Why write all of this to you, Aspiration Community Yoga friends? I long ago gave up the notion that my experience is unique. We share our stories with each other, never knowing when, where or how someone else’s experience is going to be a great amount of help.
I first came to know most of you through our shared desires to care for our bodies. How we respect our bodies is intertwined with how we regard our emotions and thoughts. "It's hard to feel good when you don't feel good" my friend Dave Lozier would say.
When you ever feel something else or someone else is the source of your teeter-totter ride, when you feel a dislike of anything that causes delay, have an intense want for change or expectation that is not happening soon enough, perhaps one of these poems and micro-teachings might be of use to you, as they are to me. Any that are not, please set them aside.
In June I finished the course I had been working on since February. I learned a lot about the pelvic floor in all our bodies- male, female. I learned about glute muscles (the butt and outer hips), internal rotation of the hips and hip hinging, about rib flare problems.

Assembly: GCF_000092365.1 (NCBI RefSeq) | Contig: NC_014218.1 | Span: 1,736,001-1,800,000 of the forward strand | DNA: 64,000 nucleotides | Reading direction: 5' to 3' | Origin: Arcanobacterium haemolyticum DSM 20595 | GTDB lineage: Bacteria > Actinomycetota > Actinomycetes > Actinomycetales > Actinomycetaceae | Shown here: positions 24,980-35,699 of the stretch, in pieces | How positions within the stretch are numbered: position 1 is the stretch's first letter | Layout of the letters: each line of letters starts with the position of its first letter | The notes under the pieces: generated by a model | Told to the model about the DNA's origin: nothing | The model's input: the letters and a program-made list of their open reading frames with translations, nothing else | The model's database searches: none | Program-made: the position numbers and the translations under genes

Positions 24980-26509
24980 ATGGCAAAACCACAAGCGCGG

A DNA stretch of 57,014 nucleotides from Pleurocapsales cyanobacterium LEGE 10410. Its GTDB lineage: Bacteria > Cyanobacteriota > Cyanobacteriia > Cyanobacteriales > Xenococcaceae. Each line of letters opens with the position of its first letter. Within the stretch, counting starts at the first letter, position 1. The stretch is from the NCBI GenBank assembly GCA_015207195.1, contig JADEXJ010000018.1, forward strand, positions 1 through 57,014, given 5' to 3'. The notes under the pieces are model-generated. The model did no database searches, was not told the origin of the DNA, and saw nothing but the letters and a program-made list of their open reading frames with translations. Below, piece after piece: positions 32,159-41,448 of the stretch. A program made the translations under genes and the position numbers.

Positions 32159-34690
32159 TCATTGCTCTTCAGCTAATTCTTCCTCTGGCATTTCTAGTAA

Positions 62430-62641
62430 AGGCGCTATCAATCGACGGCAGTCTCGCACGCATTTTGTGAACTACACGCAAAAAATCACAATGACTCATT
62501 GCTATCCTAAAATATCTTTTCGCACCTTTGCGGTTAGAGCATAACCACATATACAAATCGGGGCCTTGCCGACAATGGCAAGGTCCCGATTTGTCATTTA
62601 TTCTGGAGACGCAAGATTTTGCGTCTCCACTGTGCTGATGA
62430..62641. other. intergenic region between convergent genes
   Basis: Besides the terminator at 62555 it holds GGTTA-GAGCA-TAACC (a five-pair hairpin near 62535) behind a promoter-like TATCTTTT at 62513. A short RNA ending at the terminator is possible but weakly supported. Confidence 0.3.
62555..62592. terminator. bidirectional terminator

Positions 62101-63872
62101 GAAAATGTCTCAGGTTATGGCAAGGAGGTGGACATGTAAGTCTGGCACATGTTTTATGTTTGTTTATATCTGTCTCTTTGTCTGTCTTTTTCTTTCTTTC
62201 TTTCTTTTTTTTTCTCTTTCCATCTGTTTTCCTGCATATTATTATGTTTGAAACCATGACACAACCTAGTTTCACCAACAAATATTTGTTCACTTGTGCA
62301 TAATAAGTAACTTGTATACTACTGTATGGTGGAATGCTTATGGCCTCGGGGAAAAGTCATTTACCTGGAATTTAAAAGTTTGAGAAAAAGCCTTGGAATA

Everything I learned in this course that is of use to me is something I hadn’t been taught before or elsewhere. There are pieces that I am adding into the big puzzle of my body. I am noticing for the first time habitual actions and movement patterns I was not aware of before. This is great, as then I have the opportunity to replace that with a skillful action or pattern that benefits my body. Sometimes I am doing this seemingly a million times a day, some days more successfully than others. All in all, it was a genuine life-changing course, as it answered some mysteries I’d had for maybe 40 years (how to stand up “straight”, or improve my posture) and questions as to why did I loose the ability to do things that used to be so easy for me. I am so glad I did the course and am personally grateful for all it taught me.